Back then, the Committee for Justice paid for an ad that chastised Democrats for inquiring about Pryor’s religious beliefs and how they influenced his judicial philosophy. The CJ ad asked:
"Don’t they know the Constitution expressly prohibits religious tests for public office?"How times change.
Now many conservative groups have no problem at all with holding nominees to religious tests. Indeed, as Slate.com explained last week, conservatives are working to rally support for Harriet Miers based largely on her “born again” status and the kind of church she attended.
According to Slate.com:
The (New York) Times reported that Monday morning that "the White House and the Republican Party began organizing a series of nearly a half-dozen conference calls with conservative organizers. .... In one call, friends of Ms. Miers, including Justice Nathan Hecht of the Texas Supreme Court, testified to her evangelical Christian faith and devoted participation in the theologically conservative Valley View Christian Church in Dallas” …. Hecht told the Los Angeles Times, “Harriet goes to a church that is pro-life … She gives them a lot of money ...”Clearly, conservatives are willing to promote a judicial nominee on the basis of his or her religion. It's only when Democrats refer to a nominee's religion that conservatives get pissed off.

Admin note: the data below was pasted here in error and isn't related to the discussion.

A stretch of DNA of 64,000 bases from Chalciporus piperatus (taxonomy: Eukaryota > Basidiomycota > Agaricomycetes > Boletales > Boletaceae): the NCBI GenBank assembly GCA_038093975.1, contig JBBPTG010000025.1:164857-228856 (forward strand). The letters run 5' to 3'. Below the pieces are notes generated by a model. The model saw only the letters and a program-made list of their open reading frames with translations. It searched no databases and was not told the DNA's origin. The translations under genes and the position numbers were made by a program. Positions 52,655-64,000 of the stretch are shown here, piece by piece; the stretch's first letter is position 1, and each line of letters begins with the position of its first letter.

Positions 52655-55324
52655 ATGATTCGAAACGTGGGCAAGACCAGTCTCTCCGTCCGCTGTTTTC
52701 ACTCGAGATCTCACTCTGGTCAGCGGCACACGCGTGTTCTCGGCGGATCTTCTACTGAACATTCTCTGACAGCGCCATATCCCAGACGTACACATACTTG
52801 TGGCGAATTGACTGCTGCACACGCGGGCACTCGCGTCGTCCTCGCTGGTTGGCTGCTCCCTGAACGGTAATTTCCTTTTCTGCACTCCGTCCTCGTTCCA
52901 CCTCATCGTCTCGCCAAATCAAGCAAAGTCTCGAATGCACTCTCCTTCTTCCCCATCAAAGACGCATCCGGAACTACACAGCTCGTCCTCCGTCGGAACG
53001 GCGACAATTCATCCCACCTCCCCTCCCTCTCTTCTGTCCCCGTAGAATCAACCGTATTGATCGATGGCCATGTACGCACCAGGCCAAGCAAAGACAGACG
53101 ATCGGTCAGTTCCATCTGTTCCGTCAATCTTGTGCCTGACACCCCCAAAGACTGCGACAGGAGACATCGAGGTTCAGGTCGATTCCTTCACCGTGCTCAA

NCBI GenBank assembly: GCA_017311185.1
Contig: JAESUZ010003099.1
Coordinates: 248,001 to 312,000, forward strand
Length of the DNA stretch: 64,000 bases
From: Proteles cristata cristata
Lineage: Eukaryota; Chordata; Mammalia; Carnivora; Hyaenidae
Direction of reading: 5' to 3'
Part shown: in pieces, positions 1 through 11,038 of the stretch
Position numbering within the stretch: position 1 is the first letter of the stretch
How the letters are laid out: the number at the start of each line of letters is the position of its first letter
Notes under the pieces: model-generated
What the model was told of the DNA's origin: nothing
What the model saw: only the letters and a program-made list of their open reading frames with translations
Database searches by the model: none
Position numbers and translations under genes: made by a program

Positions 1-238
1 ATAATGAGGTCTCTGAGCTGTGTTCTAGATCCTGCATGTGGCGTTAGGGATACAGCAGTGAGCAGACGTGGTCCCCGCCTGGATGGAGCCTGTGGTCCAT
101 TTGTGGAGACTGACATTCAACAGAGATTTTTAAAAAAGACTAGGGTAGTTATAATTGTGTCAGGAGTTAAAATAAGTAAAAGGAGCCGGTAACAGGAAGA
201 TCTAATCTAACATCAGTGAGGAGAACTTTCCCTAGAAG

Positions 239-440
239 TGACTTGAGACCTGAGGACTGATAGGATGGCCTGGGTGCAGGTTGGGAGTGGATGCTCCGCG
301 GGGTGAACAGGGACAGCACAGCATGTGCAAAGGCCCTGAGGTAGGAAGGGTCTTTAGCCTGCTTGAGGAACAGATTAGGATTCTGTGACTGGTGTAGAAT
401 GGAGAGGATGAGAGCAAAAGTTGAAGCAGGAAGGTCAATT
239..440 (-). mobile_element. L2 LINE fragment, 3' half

… according to the Detroit Free Press, Sean Rushton, executive director of the Committee for Justice, said supporters are spreading "the story of Harriet Miers becoming a Christian" — a story "linked to her growing political conservatism."